Gun Licences Rose for 10th Straight Year in 2019 to New Record

TheGunBlog.ca — The number of Canadians with a federal gun licence rose for the 10th straight year in 2019 to a new record, driven by demand for firearms for sport and collecting to home safety and hunting.

Why It Matters

The number of licence holders is the best indicator we have of:

  • private gun ownership in Canada
  • whether the market is expanding or shrinking
  • whether our community is getting stronger or weaker

The Royal Canadian Mounted Police had approved 2,216,509 adults for a firearm Possession and Acquisition Licence (PAL) as of Dec. 31, 2019, the RCMP told TheGunBlog.ca on March 23 in response to questions.

That compares with 2,174,725 PAL holders a year earlier, according to the 2018 RCMP Commissioner of Firearms report.

(See the new interactive charts on the Facts & Stats page.)

The Ottawa-based RCMP controls private gun ownership and the licensing system.

Soaring Demand

The decade of gains marks the longest stretch of increases since 2001, when new laws threatened jail for anyone who buys, sells or has any firearm without permission from the federal police.

Women have been getting permits at about four times the rate of men, drawn to fast-paced and precision sports using handguns and AR-15 target rifles.

The only Team Canada shooter to qualify for the next Summer Olympics is Lynda Kiejko, a female pistol champion.

2020 Slowdown

After five consecutive record highs for new permits, closures related to the Covid-19 pandemic mean this year will almost certainly show slowing growth or a decline.

“The processing of applications for a new firearm licence is on hold until further notice,” the RCMP said in a Covid-19 update on its website. Renewals by mail “have been significantly impacted.”

The mandatory Canadian Firearms Safety Course to apply for a licence has been suspended in most of the country since March.

Covid-19 Spike

The shutdowns come as the virus leads to a surge in new people wanting guns and ammunition.

It typically takes three or four months to obtain a licence after passing the one- or two-day safety course, depending on the licence.

There’s no indication of when classes may resume.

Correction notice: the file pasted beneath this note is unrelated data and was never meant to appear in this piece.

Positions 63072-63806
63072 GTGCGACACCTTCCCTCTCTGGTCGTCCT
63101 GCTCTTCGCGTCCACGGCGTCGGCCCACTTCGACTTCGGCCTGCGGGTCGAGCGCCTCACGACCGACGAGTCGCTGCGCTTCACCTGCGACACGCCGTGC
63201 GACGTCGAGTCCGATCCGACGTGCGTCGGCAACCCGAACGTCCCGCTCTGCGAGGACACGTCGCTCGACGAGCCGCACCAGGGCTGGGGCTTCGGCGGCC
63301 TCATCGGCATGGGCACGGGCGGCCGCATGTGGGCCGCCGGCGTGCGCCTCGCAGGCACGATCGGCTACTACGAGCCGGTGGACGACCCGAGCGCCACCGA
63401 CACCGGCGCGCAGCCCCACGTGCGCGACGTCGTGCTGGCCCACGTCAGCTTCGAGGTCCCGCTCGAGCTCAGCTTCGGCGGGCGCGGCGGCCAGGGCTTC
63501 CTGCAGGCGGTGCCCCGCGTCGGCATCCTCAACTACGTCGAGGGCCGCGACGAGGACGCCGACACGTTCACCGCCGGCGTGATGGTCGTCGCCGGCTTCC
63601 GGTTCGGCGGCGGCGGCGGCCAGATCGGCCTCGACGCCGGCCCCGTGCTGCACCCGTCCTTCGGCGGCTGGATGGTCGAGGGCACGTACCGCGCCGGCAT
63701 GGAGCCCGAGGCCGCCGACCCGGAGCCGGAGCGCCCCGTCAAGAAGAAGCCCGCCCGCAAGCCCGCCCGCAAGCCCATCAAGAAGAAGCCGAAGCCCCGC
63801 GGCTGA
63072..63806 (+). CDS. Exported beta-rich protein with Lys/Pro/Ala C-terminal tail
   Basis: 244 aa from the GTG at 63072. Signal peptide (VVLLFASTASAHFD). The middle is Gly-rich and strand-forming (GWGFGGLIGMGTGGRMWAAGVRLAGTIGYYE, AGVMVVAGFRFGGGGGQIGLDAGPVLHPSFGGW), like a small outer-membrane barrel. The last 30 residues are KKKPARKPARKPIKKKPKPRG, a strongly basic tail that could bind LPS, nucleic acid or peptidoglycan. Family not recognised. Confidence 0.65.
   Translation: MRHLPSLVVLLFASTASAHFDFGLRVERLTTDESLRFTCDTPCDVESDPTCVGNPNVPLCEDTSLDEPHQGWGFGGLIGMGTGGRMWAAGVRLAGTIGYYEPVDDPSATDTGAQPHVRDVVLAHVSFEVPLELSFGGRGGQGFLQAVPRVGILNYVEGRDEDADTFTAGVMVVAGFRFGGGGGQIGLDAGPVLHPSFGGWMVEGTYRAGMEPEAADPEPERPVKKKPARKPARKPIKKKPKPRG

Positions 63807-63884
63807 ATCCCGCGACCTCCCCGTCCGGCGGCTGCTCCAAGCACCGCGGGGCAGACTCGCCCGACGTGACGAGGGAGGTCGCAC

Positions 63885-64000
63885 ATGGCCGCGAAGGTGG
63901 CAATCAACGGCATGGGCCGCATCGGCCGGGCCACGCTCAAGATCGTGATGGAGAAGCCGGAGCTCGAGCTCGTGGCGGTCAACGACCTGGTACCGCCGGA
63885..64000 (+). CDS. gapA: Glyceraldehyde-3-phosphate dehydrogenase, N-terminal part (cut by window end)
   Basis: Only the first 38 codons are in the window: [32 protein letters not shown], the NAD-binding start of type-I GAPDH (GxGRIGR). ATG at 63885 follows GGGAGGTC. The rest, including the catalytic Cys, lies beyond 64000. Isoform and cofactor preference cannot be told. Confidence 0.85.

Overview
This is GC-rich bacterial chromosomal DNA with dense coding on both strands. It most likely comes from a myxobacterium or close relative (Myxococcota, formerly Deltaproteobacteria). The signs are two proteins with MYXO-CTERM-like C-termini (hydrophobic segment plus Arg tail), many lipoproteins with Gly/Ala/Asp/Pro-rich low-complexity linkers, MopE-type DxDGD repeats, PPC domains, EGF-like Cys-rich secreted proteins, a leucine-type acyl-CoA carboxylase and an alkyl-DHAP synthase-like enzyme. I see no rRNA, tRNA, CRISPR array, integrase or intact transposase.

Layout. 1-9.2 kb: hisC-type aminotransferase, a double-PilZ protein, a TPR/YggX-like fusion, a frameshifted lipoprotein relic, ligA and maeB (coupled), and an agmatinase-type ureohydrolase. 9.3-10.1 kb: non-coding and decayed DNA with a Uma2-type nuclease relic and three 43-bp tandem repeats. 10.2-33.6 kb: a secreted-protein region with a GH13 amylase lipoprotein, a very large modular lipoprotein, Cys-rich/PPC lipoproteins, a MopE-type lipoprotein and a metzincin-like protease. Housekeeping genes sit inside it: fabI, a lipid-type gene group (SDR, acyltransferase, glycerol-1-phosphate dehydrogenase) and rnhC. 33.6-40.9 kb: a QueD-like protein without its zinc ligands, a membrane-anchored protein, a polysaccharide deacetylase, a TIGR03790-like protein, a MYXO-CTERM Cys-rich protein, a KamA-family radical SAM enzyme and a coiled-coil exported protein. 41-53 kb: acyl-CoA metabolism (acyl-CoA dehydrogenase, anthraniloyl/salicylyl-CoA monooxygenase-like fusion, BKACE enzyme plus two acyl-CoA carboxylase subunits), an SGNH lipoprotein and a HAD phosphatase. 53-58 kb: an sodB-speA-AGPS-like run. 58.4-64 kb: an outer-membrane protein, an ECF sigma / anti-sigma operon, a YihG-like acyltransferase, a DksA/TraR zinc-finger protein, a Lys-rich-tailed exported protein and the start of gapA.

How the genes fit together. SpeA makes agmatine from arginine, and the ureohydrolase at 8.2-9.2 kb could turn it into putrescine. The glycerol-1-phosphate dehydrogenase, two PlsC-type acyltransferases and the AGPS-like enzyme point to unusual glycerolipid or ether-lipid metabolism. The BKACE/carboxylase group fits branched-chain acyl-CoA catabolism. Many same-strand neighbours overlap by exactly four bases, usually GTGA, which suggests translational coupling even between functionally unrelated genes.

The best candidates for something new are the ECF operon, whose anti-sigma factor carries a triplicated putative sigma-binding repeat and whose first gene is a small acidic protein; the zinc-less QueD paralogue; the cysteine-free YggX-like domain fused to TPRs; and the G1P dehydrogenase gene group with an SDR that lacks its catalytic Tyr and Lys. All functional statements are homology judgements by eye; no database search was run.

More Canadian Than Hockey

Gun ownership is at the heart of Canadian nature, tradition and the economy.

  • More men and women have a firearm licence than play golf, hockey or soccer.
  • Millions of unlicensed family and friends of all ages hunt and shoot safely and responsibly under the control of permit holders.
  • Hunters provide leadership, expertise and hundreds of millions of dollars each year for nature conservation, wildlife protection, habitat restoration and outdoor education.
  • Hunting and sport shooting contributed $5.9 billion to the economy in 2018.
  • The firearm industry employs almost 50,000 people.

Licensing Vs. Ownership

Many licensed adults don’t own guns, and many families — especially seniors — have firearms for hunting and predator control from before the current licensing regime.

  • A survey last April by Angus Reid Institute showed 14% of respondents said they owned at least one firearm, double the roughly 7% who have a licence. (See Question QG17.)
  • That would represent 4.2 million owners, based on Canada’s 30 million adults.
  • The Commissioner of Firearms estimated 2.2 million owners in their 2003 annual report, when it had granted 1.97 million licences. (See bottom of page 16.)

Gary Mauser reported the Angus Reid results previously.


Targeting Licence Holders

Having a licence can be a liability.

The governing Liberal Party is targeting permit holders for one of the biggest confiscations against honest citizens by any democracy in history.

The Liberals are preparing new laws to order the national confiscation of 250,000 legally owned rifles, and to enable the municipal confiscation of all 1 million legally owned handguns.

Getting a Licence

The first step to get any firearm is to get a licence after passing the Canadian Firearms Safety Course developed by the RCMP.

To be approved for a permit, applicants must:

  • Get a minimum score on written and practical exams on regulations and safe gun handling
  • Get spousal approval
  • Provide references
  • Submit a formal application with a professional photo and pay the application fee
  • Pass a background check by the police to get a temporary licence card
  • Pass a daily police screening to keep their licence and their guns.